Focus on growth tactics that also help with retention to help reach sustainability.
Do: Focus on good, concise messaging.
Good messaging trumps all. The very first thing that should be done with any strategy is figuring out what the value proposition to the consumer is, and then the most effective, concise way to express/deliver it to potential customers.
Don’t: Only write about your product.
Rather, write about the problem your product solves.
2015 is for…creative work
I’m actually most excited to rely less on online targeting and more on effective creative. Finding customers online is no longer the struggle, getting them to engage with content is. I’m a firm believer that marketers will be challenged even more in 2015 to provide strong creative that has an emotional appeal.
Just look at the impact of “MailKimp” in Serial; it was smart and clever creative delivered in a type of old school method in the form of sponsorship. It didn’t tug on the heartstrings perhaps, but it was catchy and probably got you to laugh.
Andy’s tools of 2015
I see the strategic partnership as a vital tool for growth. I think Product Hunt is a great way to spot marketing trends and create potential partnerships. Merging like audiences is a fantastic way to grow, but going about unorthodox methods to combine brands is even more exciting. A shining example of this is Carmelo Anthony’s participation on Product Hunt.
Additionally, I’m looking forward to seeing how products such as SocialRank, evolve but also hope that native applications (i.e. Twitter Analytics) will become more powerful and give marketers a thorough amount of info upfront.
Yannis is the Marketing Manager at Workable, a beautifully simple tool for advertising jobs and making better hiring decisions with your team.
Yannis’ lessons of 2014
Do: Test. Always.
“Always be testing.” It has become a cliché, but my marketing experience in 2014 could be summed up by this mantra. Assumptions are good and case studies around the Internet are even better, but in the end, you have to see for yourself what best suits your marketing efforts.
Don’t: Assume something that works for others in your industry will work for you.
We thought that Facebook ads could deliver for us, like many experts on the field do, but after almost a month of experimenting, the numbers showed the opposite.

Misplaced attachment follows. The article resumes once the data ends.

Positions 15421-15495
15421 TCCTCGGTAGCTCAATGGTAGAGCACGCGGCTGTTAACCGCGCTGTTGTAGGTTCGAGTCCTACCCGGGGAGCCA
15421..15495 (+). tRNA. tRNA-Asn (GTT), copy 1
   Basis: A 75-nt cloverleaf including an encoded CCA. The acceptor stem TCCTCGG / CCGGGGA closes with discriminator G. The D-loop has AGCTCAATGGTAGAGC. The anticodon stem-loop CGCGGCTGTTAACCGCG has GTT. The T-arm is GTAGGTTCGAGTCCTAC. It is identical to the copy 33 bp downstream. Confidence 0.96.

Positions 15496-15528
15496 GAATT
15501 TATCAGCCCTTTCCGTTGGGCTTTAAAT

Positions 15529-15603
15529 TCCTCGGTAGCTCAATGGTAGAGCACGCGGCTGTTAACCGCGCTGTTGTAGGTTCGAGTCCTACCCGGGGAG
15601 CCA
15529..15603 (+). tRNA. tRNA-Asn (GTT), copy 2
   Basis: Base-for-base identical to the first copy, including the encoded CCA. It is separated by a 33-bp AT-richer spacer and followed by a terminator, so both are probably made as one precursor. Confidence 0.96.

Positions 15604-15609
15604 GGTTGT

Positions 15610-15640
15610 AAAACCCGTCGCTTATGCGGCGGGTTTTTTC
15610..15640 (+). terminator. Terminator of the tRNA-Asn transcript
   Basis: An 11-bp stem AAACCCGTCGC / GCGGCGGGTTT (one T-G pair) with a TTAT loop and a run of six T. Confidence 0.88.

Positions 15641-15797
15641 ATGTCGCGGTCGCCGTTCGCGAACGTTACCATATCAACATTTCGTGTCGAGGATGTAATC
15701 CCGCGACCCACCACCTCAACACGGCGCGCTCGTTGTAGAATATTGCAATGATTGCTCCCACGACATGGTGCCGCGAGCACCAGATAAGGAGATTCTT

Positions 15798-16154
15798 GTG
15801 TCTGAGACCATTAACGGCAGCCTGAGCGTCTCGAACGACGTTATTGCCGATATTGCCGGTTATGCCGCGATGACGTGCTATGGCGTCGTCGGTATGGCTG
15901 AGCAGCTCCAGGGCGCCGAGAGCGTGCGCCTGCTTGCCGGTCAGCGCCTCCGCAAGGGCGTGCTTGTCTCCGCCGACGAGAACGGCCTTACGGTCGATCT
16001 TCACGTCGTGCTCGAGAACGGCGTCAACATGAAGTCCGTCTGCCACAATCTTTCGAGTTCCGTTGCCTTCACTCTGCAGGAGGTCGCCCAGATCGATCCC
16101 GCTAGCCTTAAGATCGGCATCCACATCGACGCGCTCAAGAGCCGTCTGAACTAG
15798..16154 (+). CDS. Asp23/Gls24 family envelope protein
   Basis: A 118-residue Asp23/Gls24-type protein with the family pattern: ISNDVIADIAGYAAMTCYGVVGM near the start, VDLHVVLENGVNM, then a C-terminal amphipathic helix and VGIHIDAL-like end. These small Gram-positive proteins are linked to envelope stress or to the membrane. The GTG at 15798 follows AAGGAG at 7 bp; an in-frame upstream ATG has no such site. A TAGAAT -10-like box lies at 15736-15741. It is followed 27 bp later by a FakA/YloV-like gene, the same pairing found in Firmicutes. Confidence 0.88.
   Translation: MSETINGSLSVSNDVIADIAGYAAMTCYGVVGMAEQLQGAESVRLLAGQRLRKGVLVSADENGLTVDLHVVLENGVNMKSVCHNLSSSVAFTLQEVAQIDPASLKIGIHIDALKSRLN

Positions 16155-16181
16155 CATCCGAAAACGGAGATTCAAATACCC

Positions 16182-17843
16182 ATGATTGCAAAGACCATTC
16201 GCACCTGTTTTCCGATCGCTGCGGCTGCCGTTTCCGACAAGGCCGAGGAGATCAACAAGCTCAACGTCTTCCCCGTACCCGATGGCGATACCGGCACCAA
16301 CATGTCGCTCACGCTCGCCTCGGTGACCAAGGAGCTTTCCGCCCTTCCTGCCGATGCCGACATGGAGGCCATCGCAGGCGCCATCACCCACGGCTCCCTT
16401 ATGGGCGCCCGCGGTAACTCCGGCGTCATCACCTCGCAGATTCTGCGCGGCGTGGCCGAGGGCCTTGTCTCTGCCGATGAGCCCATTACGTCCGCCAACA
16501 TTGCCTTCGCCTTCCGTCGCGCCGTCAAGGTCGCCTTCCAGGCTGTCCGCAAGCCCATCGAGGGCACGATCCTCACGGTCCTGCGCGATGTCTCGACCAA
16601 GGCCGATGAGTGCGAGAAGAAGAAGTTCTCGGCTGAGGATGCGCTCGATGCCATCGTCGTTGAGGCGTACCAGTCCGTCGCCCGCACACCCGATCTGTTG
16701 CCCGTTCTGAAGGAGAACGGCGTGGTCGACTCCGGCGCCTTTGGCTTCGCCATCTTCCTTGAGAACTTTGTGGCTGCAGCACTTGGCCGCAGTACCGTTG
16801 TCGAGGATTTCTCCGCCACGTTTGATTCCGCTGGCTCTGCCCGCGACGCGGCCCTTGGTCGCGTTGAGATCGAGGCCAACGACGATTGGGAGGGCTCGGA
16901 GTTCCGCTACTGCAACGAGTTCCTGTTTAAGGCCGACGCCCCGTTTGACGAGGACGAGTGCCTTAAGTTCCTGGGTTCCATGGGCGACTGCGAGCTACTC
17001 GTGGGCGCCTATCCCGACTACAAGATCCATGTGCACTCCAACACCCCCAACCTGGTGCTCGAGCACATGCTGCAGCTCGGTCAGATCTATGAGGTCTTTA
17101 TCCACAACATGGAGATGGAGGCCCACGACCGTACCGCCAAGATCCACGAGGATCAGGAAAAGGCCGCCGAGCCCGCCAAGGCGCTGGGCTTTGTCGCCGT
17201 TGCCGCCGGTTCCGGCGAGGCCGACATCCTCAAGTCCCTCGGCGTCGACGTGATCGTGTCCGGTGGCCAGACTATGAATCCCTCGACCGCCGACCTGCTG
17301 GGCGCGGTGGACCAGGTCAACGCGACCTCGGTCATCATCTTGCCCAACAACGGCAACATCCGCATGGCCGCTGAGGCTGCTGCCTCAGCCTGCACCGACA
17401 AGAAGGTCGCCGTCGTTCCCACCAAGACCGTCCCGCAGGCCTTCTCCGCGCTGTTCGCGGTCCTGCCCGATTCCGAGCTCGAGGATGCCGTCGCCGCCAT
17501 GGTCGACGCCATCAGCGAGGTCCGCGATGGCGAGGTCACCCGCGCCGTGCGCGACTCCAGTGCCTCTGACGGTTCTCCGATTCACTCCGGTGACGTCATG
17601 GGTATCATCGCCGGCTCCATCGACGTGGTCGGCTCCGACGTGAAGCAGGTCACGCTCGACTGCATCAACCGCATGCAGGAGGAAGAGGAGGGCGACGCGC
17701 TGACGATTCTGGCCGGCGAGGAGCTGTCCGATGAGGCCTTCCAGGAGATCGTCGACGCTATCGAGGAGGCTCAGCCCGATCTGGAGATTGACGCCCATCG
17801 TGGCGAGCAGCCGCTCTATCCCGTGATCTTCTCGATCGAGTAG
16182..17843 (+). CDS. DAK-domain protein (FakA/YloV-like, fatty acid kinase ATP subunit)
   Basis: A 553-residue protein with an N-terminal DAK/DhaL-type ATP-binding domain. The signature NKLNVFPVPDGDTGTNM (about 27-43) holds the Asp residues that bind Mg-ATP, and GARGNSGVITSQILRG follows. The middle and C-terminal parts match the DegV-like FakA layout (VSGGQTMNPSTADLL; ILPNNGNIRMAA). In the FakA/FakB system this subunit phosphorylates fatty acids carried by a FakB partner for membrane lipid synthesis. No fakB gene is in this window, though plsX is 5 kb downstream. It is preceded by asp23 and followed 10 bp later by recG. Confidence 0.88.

Do: Invest in quality.
Invest in quality, not quantity. In 2014, we created and distributed our first two eBooks, shifting focus and resources away from our blogging efforts. Two eBooks in a year may sound like a very bold move when every tech company out there strives to produce tons of content on a weekly basis. In our case, it worked out really well, building great awareness, thought leadership, and even bringing in some high-quality leads.
Don’t: Lose sight of quality for quantity.
Do: (Really) get to know your customers.
Get to know your customers. I bet that every marketer out there thinks he/she knows their current (and prospective) customer base like the back of their hands, but it’s not very uncommon to have a distorted vision. Towards the end of 2014, we decided to go through all of our client base (yes, all) and use the findings to create a set of customer personas. The whole process really helped us building a deeper understanding in whom we are talking to and more importantly, how we should really be talking to them.
Don’t: Skip on creating customer personas.
2015 is for…experimenting with content
We’re looking forward to produce more content in different shapes & sizes, so the challenge will be to figure out the optimal ways of distributing it and reaching as many people as possible out there. This is why email marketing will be part of our focus this year.
It’s also highly possible that we’ll experiment with some more ‘traditional’ marketing approaches such as radio and presence on industry events.
Yannis’ tools of 2015
Mention: We’ve been using Mention everyday during the last year and I can’t see that changing during 2015. We want to be present whenever someone tweets, posts, comments anything about our company. It’s also a great way to find out what people in your industry talk about, discover great content to share with your followers, and as we’ve seen in Workable’s case, find high-quality leads for your business.
Buffer: It’s fast, easy-to-use and reliable. A huge time saver for managing your company’s presence on social media and with some very interesting performance analytics to go with it.
Invision: One could argue that it’s more of a designer’s tool, but it has turned out to be an invaluable solution in optimizing our marketing efforts. From a simple Twitter card to a newsletter template or web page redesign, Invision helps our marketing team stay in sync and avoid excessive feedback loops via email or things slipping through the cracks.
Over to you!
What are your marketing dos and don’ts of 2015?